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Senior Companions are making a difference

February 5, 2011
By Dorothy McKnight

ESCANABA - Cheryl Corbiere has only been a Foster Grandparent for less than a year but she's already making a difference in the lives of five area seniors.

"I've wanted to be a Senior Companion volunteer for some time, but I was originally told you have to wait until you're 60 in order to qualify," said Cheryl, who signed on as a volunteer in May 2010. "So when I turned 60 last year, I applied only to be told that the rule had been changed. Now you can qualify when your 55." She laughed as she added, "I wish I had known that sooner."

Although Cheryl has four other Companions, her greatest challenge came after she was matched with Loyola Gardner, who suffers from two degenerative eye diseases, both of which led to her total blindness four years ago. (See related story in today's edition of "The Active Life.)"

Article Photos

Dorothy McKnight | Daily Press
Senior Companion Cheryl Corbiere, at left, has been paired up with her new Companion, Loyola Gardner, center, since June. Viewing the ladies together for the first time is Senior Companion Director Connie Maule. The Senior Companion Program is sponsored by the Menominee-Delta-Schoolcraft Community Action Agency.

Cheryl was matched with Loyola in June by Senior Companion Supervisor Noreen Corwin and right from the start, Cheryl was impressed with Loyola's independence despite her handicap.

"Noreen matched us up because we both like music and because I knew how to crochet," Cheryl explained. The pair are frequent attendees to area concerts and dances. "We both love music and I try to take Loyola out whenever I can. Whenever Loyola and I go out to a dance and polkas are being played, she's practically the first one on the dance floor and she's dancing every dance."

"I'll go anytime," Loyola laughed. "If anyone wants to take me, I'm more than willing to go."

Cheryl spends time with Loyola each Monday, Wednesday and Friday and she assists her Companion in many practical areas as well, including labeling clothing and items in Loyola's cupboards. The pair also make lunch together about once a week.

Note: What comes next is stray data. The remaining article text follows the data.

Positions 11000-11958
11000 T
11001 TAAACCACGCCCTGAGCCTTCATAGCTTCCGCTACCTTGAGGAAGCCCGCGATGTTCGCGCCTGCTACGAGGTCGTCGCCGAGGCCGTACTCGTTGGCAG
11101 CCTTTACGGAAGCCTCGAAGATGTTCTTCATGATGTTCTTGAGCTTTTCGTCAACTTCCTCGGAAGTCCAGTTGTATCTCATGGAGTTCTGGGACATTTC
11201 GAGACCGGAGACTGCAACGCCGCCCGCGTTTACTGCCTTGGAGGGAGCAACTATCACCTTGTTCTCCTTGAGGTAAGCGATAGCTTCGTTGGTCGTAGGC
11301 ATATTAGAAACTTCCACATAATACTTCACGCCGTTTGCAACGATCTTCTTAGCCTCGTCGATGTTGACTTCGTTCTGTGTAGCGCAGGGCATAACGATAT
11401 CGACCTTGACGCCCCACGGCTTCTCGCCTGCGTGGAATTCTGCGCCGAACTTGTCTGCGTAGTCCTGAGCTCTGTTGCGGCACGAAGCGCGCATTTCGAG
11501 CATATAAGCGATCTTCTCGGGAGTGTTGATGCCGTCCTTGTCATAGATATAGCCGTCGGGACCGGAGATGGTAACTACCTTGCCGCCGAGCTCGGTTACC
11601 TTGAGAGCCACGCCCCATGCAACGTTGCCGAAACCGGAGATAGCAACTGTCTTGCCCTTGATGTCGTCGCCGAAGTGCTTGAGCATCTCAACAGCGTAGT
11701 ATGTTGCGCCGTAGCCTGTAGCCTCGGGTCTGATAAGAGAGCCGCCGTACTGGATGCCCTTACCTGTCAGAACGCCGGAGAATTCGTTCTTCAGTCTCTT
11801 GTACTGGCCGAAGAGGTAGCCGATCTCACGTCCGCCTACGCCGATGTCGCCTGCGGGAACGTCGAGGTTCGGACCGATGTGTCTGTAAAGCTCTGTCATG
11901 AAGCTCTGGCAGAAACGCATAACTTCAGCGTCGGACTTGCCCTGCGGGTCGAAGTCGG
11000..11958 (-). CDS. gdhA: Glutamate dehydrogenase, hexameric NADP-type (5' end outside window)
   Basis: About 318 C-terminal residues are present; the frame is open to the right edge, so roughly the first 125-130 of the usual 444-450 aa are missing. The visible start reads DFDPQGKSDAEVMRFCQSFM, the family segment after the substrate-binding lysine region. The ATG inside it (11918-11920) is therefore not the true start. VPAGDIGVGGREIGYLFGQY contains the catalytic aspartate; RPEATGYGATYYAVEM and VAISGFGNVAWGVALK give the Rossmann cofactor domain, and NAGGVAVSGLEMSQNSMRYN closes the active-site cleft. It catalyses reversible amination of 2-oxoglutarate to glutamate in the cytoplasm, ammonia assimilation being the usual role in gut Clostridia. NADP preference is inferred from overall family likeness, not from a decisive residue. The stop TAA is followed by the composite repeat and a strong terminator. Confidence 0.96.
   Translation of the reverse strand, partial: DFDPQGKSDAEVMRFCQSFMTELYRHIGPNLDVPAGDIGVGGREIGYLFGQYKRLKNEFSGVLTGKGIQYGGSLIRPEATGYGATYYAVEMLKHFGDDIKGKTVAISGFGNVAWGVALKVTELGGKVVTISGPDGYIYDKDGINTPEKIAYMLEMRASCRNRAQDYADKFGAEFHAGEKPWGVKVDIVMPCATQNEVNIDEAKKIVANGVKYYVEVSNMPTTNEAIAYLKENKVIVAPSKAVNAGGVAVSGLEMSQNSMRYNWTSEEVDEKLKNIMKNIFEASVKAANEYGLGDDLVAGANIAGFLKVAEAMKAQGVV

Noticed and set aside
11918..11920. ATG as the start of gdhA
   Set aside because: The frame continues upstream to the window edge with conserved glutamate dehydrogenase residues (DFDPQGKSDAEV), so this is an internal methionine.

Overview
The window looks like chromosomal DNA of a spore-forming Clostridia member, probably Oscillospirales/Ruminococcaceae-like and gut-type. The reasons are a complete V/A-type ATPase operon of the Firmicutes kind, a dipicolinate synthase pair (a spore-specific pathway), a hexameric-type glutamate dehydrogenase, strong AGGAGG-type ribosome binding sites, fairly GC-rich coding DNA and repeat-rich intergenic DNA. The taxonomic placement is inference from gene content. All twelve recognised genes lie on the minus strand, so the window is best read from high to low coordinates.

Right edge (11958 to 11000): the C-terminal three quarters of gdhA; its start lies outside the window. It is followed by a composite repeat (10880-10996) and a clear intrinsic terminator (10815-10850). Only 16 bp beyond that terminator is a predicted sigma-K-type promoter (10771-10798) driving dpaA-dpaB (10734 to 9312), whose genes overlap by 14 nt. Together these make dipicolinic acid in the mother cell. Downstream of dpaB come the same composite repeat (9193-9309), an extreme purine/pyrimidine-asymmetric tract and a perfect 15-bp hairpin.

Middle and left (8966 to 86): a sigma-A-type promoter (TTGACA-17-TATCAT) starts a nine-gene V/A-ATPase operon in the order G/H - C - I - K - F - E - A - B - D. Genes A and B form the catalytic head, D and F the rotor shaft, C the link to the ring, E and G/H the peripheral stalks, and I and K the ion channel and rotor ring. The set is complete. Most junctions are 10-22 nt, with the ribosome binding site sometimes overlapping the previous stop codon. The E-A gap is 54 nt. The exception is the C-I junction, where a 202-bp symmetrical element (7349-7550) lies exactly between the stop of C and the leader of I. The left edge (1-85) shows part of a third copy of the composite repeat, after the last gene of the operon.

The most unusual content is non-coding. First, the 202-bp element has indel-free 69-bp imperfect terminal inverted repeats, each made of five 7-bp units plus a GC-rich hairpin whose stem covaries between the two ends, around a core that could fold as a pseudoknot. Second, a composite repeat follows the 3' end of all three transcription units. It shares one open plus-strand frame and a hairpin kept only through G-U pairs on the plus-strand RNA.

One of the ways Cheryl has helped Loyola is to improve her ability to crochet, a hobby Loyola has enjoyed since she was a young girl.

"I watched her as she crocheted and I noticed that she was putting her hook in the same hole time after time," Cheryl said. "I started helping to feel her way across the row and to keep track of the number of stitches she was making and that helped a lot."

Cheryl is also involved in locating a distributor for wood fiber products so she can teach Loyola to craft flowers.

"I would really like to learn how to make roses," Loyola said. "I think I could learn to do that. I used to own a craft store in Lansing so I've always been involved in crafting."

Although she's only been a Companion for a short time, Cheryl said she finds the involvement "rewarding."

"It just takes a little time to get to know each other," she said. "Loyola and I hit it off right away and she does so much for herself I almost forget she's blind. I have to remind myself when we go anywhere to tell her 'there's a step here' or something is on her right or left. I also have to be careful not to move her cane. That's definitely a no-no."

Connie Maule, director of the Senior Companion Program for the Community Action Agency, expressed pleasure when she watched the rapport between Cheryl and Loyola for the first time.

"They both seem so easy going and seem to enjoy each other's company so much," she said.

Although Companions usually have pre-determined hours to spend together, Maule said the program is flexible enough to make allowances for special occasions, such as when Cheryl and Loyola attend musical concerts or dances together.

"The Companions also know they can call on their volunteer any time they have a special need," Maule said. "They form a friendship that's good for both of them. It's nice when we see them feeling good about each other and bonding together."



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